Next Saturday marks a full year since my move to Los Angeles.
As you may or may not know from one of my tweets yesterday, I received last night a depressing email:
an “automatic Delivery Status Notification” telling me that “delivery to [email protected] has failed.”
Translation: my NBC/Writers on the Verge 2012 application was not delivered.
The kicker is that I’m getting this message a full month after I sent out said application (for the two people who don’t know, the deadline was end of June).
Yes, I did e-mail WOTV back, just in case, but who am I kidding here.
It’s over a month too late for any “new” application to be accepted, regardless of when it was originally sent out.
In between the tears and hair-pulling, I began to curse the heavens.
Don’t worry, I’m not gonna go into a philosophical debate right now.
Well, not entirely.
Let’s go back to me yelling at an imaginary person in the sky:
Why is the world against me? Why did the delivery notice not arrive minutes after the e-mail pinged back, but literally a month later? Why did HD DVD lose to Blu-Ray?
And then, like [insert tired simile about a bolt of lightning, a slap or a ton of bricks], it hit me:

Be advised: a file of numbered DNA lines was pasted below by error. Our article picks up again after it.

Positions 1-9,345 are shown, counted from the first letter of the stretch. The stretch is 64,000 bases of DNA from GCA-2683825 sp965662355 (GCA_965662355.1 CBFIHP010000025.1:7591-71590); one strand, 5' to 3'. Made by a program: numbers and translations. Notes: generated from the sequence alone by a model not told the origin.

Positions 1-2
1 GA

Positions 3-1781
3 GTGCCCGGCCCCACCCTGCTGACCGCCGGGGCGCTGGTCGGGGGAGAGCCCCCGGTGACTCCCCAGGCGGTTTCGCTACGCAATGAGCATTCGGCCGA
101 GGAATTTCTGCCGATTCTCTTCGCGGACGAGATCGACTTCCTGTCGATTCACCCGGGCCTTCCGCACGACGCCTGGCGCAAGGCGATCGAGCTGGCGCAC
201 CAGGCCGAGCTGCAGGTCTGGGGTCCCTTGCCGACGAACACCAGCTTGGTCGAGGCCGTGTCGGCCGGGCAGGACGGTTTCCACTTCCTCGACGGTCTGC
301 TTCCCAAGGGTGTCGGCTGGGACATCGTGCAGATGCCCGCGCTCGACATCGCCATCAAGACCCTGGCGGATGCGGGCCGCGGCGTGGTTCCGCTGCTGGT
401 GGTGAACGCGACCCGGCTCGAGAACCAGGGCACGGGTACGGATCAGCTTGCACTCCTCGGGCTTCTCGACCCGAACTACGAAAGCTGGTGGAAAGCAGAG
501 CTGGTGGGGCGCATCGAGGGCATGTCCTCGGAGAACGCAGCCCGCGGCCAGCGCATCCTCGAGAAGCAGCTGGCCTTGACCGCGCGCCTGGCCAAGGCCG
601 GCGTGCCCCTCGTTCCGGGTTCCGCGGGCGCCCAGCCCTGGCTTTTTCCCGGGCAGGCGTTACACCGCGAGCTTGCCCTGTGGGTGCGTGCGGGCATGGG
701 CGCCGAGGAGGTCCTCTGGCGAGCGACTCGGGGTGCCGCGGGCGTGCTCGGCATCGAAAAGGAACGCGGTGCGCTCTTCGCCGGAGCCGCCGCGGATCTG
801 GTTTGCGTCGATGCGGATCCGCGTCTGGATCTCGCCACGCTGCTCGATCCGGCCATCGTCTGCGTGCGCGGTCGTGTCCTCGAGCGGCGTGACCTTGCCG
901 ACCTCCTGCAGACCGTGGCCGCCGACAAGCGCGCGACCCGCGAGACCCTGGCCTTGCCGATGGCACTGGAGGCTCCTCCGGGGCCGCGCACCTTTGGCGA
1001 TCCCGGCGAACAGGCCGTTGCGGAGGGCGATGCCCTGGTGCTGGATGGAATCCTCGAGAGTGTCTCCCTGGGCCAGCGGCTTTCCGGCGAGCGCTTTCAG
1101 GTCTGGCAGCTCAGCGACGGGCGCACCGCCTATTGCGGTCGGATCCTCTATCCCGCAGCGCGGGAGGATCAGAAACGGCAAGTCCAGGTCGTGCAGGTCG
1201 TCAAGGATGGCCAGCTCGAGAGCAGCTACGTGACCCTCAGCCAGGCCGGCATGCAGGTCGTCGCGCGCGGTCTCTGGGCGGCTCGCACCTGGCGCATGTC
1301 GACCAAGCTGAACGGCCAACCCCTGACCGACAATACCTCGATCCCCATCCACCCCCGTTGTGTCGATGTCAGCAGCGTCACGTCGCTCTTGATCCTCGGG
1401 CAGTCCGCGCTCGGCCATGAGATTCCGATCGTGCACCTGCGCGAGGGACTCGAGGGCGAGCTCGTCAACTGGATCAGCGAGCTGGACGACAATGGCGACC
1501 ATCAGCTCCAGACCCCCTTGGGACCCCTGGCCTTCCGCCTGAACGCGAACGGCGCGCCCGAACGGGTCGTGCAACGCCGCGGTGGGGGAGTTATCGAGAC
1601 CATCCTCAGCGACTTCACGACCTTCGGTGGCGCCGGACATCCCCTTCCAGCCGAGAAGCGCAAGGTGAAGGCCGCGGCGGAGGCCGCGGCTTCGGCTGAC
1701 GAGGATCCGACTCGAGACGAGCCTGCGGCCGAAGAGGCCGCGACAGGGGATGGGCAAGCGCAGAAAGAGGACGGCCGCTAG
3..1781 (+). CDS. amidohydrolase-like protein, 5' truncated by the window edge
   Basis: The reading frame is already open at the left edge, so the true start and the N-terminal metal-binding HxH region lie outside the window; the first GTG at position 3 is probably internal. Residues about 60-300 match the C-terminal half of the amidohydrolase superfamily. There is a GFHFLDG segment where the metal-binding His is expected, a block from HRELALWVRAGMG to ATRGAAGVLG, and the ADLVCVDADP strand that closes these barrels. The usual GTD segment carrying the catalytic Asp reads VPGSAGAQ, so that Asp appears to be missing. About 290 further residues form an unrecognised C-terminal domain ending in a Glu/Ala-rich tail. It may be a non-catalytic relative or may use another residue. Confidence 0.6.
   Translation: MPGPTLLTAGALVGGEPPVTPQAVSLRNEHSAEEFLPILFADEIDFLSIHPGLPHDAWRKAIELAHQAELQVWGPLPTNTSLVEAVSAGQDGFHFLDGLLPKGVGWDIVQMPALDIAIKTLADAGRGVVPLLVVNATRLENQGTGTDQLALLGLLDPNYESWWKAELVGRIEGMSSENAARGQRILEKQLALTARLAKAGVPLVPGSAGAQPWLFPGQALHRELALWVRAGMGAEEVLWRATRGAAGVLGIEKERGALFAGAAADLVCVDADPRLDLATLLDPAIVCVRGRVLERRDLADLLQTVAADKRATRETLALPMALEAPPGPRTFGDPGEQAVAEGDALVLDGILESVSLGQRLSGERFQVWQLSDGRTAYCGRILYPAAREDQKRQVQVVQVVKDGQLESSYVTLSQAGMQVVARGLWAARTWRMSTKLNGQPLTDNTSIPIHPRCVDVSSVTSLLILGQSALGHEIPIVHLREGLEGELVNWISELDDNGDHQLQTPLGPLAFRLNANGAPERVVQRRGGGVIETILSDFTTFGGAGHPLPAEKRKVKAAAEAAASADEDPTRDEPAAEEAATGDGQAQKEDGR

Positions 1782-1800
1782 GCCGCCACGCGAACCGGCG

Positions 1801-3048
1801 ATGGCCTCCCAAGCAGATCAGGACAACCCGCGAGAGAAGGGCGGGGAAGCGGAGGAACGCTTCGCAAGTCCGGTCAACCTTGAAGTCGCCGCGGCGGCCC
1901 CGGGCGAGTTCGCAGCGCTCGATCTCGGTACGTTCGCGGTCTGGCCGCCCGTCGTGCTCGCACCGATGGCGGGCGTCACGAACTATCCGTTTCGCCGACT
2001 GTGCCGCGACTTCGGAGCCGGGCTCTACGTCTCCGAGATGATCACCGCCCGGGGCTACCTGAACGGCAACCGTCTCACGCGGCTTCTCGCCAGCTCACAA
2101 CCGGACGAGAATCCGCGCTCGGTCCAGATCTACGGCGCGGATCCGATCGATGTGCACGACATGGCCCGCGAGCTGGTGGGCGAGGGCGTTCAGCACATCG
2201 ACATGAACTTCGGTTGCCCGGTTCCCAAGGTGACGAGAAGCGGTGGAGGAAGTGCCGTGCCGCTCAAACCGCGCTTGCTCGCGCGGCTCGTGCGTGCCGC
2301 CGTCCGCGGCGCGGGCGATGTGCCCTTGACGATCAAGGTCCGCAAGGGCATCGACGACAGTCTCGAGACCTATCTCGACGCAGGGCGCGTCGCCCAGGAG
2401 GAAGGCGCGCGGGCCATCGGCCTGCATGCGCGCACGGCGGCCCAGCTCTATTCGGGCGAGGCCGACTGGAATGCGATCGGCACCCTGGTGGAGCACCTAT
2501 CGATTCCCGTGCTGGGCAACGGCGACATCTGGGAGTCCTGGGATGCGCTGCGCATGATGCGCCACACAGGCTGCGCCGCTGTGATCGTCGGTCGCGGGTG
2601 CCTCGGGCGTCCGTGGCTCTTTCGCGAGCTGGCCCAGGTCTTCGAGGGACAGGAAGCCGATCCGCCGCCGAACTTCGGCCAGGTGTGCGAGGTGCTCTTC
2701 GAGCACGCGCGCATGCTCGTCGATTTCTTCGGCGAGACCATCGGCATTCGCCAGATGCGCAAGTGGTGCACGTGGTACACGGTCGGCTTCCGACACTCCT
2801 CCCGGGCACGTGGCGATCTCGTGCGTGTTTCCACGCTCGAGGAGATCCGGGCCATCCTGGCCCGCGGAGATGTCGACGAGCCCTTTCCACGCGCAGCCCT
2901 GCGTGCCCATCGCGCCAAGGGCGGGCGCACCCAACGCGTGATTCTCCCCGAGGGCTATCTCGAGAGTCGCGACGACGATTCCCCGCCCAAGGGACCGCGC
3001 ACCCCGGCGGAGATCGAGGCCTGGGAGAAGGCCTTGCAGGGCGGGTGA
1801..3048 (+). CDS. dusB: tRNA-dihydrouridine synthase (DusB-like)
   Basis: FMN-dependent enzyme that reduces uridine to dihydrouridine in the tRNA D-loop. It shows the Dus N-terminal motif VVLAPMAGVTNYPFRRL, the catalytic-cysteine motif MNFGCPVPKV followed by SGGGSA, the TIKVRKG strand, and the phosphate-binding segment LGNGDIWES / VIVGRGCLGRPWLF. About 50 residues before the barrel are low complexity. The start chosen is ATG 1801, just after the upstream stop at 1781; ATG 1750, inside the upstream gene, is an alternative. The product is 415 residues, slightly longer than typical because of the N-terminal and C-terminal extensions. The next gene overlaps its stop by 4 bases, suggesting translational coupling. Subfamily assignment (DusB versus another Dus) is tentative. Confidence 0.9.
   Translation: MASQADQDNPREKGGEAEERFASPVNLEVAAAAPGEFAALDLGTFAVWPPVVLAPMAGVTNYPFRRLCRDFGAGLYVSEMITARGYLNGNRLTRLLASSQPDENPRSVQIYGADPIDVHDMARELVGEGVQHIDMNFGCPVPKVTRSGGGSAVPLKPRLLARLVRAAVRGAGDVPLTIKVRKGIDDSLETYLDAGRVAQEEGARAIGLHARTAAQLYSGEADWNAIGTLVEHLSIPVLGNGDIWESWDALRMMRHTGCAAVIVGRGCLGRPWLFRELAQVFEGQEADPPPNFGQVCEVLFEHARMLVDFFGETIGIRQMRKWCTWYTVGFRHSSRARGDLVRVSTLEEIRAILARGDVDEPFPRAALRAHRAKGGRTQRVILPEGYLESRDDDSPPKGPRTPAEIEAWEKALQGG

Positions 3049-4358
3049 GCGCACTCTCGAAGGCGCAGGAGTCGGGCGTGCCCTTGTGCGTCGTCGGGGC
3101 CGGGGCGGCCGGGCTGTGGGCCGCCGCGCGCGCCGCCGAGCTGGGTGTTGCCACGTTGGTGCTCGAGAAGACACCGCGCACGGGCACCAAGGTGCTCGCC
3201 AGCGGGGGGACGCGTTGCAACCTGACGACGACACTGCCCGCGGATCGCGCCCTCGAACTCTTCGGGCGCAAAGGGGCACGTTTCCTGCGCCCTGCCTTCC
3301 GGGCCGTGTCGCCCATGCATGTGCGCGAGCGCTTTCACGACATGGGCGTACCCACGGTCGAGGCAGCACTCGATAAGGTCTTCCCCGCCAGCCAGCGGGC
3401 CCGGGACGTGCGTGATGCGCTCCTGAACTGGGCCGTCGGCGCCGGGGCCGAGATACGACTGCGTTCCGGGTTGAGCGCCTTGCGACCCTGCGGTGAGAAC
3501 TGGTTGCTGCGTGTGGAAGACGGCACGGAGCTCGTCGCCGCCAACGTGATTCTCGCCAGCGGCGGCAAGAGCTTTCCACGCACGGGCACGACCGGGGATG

It happened to me because it happened to me. It is what it is.
What I mean by this very generic assembly of words is that, in my case, I could as much curse my luck as bless it.
The grass is always greener on the other side of the fence, right?
And on my side, it’s plenty green.
After all, I did get my own Green Card (Green? Get it?) a little over a year ago.
Not a lot of people can say that in these neck of H-woods.
(As far as I know, only Dominic Purcell won his. No, really.)
“Why me?!” works both ways.
You can be thankful or ungrateful.
Pour yourself another half-glass of vodka and you’ll get it.
This isn’t a tale about how everything happens for a reason.
Hell, this isn’t a tale.
This is life.
I could whine all day about how everything’s going wrong.
Or I could suck it up.
Even if the application was never received, was it a waste of my time?
Did I really write a spec only to impress a nameless judge?
Do I have to continue asking these obvious rhetorical questions for dramatic effect?
Of course not.
I write because I want to write. Nay. I write because I have to write.
I don’t need a reason, I don’t need an excuse.
Whatever happened to my application, at least it allowed me share my writing (even to the Internet ether).
No tears will be shed at the loss of my Writers on the Verge application.
Better luck next time.
In conclusion, there is no conclusion.
You don’t have to see this industry (or life) as an everyday battle, but know this:
Fact: Setbacks happen.
Fact: You will be remembered by what you do, not by what you shoulda coulda woulda done.
Fact: Bears eat beets. Bears. Beets. Battlestar Galactica.
Clearly, this long-winded (and hilarious) post was meant more for me than anyone else.
But maybe, hopefully, it was a little helpful for you as well.